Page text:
Book Review: Tracks and Trackless – Chesterfield’s Trams and Trolleybuses by Barry M Marsden

This book is a collection of photographs illustrating the trams and trolleybuses which operated in the town of Chesterfield, including many extremely valuable images which have been gathered together as the result of years of painstaking research. The author does not aim to give a comprehensive history of the town’s transport, but shows the variety of trams and trolleybuses that ran there in a range of different locations. Informative captions provide a good enough background to the system for those with a casual interest, and it reminds me of the excellent Middleton Press series.

The book starts with a brief history of the system, followed by a surprisingly long chapter on the horse trams, which includes several views of Eades reversible tramcars. I was particularly impressed by how many horse tram images the author has managed to source. A brief look at the construction of the electric tramway follows, ahead of a more detailed look at the electric tramcar fleet, including many shots of car 7 which is of course preserved at Crich. I was fascinated by the photographs of the lower deck of car 7 being delivered on a rather simplistic trailer pulled by horses – certainly a world away from today’s transportation methods, and also a timely reminder of the value in capturing scenes like this for the benefit of future generations. There are some very poor images but as these show the more elusive cars in the fleet, their inclusion is quite understandable.

There are two Chesterfield trams in preservation, both at Crich, one representing the horse tram era and the other from the system after it was electrified. This view shows horse tram 8 during Crich's Enthusiasts' Day in 2009. (Photograph by Tony Waddington)

The war years are covered with a separate chapter which largely focuses on the tramway staff and the prominent role of women. This was the part I found least interesting, but will interest some people for the social history element. There are also more unusual pictures showing accidents and decorated trams, before we move on to the replacement trolleybus system. Most readers will probably be glad to hear that this is not covered in as much detail as the trams, but was nonetheless quite interesting and some excellent photos are included. The pictures of pristine vehicles waiting to be scrapped remind us of the value of saving our transport heritage.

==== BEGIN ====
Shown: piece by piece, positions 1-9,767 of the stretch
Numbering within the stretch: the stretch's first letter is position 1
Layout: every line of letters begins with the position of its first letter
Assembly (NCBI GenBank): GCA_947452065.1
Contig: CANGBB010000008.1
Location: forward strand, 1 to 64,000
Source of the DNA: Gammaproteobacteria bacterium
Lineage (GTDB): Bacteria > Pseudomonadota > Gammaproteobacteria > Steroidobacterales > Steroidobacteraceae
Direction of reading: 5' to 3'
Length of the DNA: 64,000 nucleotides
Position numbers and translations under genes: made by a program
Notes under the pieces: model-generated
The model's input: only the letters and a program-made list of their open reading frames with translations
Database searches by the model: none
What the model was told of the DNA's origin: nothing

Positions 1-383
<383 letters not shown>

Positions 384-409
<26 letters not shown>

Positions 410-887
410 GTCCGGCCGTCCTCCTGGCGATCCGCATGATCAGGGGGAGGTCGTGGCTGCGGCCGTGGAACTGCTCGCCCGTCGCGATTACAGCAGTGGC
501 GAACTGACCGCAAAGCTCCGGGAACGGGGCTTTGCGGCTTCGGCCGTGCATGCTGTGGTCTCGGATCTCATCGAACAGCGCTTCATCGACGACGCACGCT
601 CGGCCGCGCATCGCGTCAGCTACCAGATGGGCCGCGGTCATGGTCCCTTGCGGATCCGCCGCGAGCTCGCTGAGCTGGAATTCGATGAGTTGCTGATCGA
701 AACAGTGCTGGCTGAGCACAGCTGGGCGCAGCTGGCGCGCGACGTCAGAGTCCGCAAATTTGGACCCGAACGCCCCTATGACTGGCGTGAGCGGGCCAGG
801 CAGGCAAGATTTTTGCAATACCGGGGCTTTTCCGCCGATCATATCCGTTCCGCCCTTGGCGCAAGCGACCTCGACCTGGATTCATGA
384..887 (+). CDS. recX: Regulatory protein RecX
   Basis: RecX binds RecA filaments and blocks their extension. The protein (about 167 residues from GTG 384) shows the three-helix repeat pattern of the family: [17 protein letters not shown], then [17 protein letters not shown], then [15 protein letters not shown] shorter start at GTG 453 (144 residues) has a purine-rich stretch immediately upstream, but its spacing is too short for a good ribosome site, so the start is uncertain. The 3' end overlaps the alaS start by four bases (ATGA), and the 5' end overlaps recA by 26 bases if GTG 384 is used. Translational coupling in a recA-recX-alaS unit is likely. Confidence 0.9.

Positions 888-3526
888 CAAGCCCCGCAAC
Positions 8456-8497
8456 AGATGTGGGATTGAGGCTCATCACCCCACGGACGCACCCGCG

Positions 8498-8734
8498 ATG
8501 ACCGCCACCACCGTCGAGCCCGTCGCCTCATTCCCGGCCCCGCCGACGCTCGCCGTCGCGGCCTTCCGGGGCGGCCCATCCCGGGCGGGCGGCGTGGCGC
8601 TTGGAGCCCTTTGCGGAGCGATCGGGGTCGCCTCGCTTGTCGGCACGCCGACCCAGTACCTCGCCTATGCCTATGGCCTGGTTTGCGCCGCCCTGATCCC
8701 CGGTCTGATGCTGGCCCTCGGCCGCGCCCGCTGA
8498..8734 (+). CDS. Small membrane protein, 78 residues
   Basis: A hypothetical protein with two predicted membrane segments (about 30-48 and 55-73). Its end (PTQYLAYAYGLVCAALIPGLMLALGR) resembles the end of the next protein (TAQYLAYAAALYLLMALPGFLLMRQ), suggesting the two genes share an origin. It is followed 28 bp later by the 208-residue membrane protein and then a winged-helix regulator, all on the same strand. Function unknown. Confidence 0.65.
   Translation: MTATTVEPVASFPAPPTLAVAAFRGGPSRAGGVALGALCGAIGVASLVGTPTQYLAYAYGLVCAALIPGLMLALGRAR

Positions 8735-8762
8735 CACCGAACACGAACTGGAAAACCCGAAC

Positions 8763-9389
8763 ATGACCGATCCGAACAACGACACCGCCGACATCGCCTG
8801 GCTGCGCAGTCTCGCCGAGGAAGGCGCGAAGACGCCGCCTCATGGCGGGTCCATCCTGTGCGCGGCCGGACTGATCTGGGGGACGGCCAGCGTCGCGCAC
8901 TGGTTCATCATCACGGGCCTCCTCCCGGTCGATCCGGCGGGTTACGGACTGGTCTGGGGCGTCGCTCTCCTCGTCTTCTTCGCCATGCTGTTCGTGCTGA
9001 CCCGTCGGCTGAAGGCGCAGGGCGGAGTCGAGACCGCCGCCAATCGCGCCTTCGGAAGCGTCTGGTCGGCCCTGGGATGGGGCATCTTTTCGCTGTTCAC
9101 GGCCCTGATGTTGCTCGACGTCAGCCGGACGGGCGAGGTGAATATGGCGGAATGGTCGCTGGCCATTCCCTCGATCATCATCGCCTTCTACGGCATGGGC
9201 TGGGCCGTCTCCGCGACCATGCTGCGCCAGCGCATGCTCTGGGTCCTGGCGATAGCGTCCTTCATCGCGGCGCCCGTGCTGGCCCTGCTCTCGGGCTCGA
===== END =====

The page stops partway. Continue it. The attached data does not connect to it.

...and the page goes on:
At £12.99 this little book is a very cost effective way of collecting some interesting photographs and also acts as a good introduction to the trams of Chesterfield, with some social context also offered. The author has done a grand job of researching his subject and providing captions that are both informative and interesting; I learned a lot and had not realised quite how much had actually happened on the Chesterfield tram system, in spite of its relatively short lifespan. As Chesterfield 7 is one of my favourite preserved trams, I was delighted that this tram features heavily in the book and I would recommend it to anyone who likes to study the working life of trams which still survive today.

This view shows Chesterfield 7 at Crich in 2009 at the 50th Anniversary of the Tramway Museum Society during the big tram procession. (Photograph by Tony Waddington)

Book Details

Book published in 2012 by Amberley Publishing –

ISBN No. 978 1 4456 0536 4

Reviewed by Andrew Waddington on 07/05/12

A review copy of this book was supplied to British Trams Online by the publisher.

Please note images shown on this page are not in the book.

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